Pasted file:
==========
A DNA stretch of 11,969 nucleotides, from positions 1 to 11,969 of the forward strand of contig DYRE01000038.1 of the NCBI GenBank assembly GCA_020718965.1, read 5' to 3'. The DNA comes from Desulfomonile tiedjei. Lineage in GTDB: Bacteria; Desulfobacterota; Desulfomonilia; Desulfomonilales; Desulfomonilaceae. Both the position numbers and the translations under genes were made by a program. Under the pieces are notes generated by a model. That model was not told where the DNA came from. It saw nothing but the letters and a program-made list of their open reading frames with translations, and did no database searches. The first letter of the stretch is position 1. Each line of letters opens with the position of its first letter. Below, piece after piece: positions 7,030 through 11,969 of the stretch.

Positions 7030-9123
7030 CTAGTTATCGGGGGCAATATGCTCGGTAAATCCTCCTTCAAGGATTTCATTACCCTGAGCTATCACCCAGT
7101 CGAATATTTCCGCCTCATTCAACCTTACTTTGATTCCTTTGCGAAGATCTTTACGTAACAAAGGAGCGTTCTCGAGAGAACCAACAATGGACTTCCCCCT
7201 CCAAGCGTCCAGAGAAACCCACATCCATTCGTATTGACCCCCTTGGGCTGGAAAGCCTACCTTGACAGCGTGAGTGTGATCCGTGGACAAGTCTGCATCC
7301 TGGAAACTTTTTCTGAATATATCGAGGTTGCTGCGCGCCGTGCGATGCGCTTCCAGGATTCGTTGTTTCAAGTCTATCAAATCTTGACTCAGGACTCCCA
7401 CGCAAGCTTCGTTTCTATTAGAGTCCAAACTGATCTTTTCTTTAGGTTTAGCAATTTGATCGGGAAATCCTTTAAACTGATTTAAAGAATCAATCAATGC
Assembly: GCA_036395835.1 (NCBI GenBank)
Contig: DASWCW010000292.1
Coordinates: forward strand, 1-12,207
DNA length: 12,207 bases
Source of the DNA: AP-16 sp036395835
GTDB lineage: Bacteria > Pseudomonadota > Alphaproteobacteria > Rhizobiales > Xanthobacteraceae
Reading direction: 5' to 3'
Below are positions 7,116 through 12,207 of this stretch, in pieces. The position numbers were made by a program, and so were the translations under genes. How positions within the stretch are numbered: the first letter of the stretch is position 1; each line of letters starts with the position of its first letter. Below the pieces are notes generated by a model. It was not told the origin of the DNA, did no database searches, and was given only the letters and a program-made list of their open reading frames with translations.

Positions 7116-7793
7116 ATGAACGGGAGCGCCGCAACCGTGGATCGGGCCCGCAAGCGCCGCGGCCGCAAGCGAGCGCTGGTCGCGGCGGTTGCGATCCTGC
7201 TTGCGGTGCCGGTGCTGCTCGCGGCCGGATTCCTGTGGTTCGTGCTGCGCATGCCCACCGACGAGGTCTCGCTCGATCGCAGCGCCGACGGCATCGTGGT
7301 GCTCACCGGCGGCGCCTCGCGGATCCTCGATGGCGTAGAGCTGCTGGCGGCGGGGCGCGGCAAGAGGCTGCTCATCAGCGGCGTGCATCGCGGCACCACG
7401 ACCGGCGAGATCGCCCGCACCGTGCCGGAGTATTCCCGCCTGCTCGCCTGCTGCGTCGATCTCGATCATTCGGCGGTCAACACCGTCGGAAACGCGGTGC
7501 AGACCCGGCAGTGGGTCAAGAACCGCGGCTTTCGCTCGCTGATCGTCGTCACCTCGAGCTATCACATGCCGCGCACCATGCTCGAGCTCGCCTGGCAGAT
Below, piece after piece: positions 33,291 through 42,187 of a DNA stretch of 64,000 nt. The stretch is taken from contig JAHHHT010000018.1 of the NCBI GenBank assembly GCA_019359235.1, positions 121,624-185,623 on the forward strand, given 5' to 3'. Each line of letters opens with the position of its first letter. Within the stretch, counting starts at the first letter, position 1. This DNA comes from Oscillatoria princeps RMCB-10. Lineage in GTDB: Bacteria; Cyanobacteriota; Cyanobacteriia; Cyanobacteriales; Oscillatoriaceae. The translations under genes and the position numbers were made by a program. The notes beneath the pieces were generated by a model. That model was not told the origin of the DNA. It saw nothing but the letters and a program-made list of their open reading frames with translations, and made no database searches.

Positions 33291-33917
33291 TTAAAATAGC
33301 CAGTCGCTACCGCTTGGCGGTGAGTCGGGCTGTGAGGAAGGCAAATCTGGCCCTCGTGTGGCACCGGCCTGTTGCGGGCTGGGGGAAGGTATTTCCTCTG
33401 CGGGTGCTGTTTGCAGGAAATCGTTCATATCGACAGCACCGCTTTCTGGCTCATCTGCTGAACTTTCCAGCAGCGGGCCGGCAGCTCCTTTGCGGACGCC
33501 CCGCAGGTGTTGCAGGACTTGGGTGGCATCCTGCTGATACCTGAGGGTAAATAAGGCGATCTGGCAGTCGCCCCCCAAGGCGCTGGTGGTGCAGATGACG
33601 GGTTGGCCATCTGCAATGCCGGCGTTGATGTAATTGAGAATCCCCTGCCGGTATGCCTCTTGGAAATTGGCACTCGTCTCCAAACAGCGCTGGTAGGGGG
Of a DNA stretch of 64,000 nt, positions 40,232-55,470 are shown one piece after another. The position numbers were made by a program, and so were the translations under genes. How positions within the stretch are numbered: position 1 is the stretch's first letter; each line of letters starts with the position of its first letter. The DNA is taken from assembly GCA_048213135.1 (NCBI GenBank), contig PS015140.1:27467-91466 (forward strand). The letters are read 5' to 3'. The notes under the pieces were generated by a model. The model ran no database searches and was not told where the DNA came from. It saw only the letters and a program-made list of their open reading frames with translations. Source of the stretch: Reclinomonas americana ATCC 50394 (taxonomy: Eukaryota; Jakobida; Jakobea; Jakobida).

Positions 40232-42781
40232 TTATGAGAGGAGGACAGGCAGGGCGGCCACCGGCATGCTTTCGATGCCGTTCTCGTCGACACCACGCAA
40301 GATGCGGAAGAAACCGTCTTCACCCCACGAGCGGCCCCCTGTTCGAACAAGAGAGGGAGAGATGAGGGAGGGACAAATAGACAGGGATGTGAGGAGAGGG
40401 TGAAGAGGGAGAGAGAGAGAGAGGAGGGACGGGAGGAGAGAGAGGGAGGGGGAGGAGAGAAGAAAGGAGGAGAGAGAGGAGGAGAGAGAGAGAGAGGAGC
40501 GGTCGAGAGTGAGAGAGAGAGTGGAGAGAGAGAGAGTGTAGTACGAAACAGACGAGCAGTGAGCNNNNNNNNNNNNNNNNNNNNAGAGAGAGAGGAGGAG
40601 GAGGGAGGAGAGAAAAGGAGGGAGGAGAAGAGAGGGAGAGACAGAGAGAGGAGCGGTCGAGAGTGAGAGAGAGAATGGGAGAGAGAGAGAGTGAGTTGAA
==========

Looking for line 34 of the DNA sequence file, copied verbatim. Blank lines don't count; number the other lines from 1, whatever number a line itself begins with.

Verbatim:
40501 GGTCGAGAGTGAGAGAGAGAGTGGAGAGAGAGAGAGTGTAGTACGAAACAGACGAGCAGTGAGCNNNNNNNNNNNNNNNNNNNNAGAGAGAGAGGAGGAG